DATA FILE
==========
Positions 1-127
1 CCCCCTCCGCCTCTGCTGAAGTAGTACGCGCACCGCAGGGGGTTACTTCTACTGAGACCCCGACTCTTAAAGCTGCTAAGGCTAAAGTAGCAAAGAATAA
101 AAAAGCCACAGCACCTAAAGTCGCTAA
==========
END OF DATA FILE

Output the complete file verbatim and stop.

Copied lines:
Positions 1-127
1 CCCCCTCCGCCTCTGCTGAAGTAGTACGCGCACCGCAGGGGGTTACTTCTACTGAGACCCCGACTCTTAAAGCTGCTAAGGCTAAAGTAGCAAAGAATAA
101 AAAAGCCACAGCACCTAAAGTCGCTAA